A 2008 federal law is supposed to protect people from having their genes used against them. But it only applies to health insurance — not, for example, long-term-care insurance. That's exactly the type of insurance people might seek after learning they're genetically predisposed to some medical problem down the road.
Some of the most beloved nature writers of all time, Henry David Thoreau and Aldo Leopold, are helping scientists learn how global warming will affect spring. Using historical records, the scientists are able to predict when flowers will bloom during especially hot years.
As part of our Mind and Body series: More than five million Americans suffer from Alzheimer's, but efforts to find new treatments for the disease have been disappointing. The ongoing battle against Alzheimer's disease.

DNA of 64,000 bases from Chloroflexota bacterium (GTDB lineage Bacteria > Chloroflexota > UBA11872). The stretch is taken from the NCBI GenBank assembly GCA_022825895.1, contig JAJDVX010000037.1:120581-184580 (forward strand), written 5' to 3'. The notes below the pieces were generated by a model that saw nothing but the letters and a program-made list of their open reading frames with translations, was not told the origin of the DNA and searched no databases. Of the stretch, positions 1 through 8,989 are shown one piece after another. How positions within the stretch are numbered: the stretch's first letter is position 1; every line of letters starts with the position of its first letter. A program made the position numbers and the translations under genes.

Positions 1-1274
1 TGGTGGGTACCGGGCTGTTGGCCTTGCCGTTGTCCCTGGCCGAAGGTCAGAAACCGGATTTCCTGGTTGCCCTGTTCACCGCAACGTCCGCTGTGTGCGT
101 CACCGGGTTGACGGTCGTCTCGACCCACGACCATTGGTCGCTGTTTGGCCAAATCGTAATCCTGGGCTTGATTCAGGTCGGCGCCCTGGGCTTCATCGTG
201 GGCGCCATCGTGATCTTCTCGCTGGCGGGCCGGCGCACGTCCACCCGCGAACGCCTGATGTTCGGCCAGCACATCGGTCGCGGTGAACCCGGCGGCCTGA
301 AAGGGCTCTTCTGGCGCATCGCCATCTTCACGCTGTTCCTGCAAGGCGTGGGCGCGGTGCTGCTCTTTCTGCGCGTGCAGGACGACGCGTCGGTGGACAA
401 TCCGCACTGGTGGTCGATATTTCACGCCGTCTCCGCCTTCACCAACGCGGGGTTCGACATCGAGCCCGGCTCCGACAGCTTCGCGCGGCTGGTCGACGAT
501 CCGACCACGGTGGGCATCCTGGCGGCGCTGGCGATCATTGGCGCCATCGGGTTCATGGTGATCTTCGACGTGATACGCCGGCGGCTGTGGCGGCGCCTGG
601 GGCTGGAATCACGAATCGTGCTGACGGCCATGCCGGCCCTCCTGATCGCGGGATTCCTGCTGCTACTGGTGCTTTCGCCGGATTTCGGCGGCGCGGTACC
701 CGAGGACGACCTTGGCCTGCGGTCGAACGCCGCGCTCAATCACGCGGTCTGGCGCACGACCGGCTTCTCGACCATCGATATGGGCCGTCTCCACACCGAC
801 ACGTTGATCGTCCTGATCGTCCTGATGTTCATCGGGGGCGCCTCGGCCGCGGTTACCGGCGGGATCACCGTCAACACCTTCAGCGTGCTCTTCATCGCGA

Prawns will rub themselves when dabbed with acid. And hermit crabs show stress-related behavior after getting shocked out of their shells. Now scientists find that British shore crabs can learn to avoid an electric shock — a key sign that crustaceans really do experience pain.
Land that isn't in good enough condition to grow crops could be used to produce substantial amounts of liquid biofuels, a new study claims. But there are many concerns about the study, and about the future of advanced biofuels in the U.S. and abroad.
Pollution around Beijing has been stifling for the past few days. NASA has released a pair of satellite images, showing the extent of the smog from space and how the air has changed in the past couple weeks.
The recent rape allegations in Steubenville, Ohio raised concerns among parents about whether social media is encouraging bad and sometimes violent teen behavior. Host Michel Martin explores new media and teens' decisions about risk with a panel of parents.
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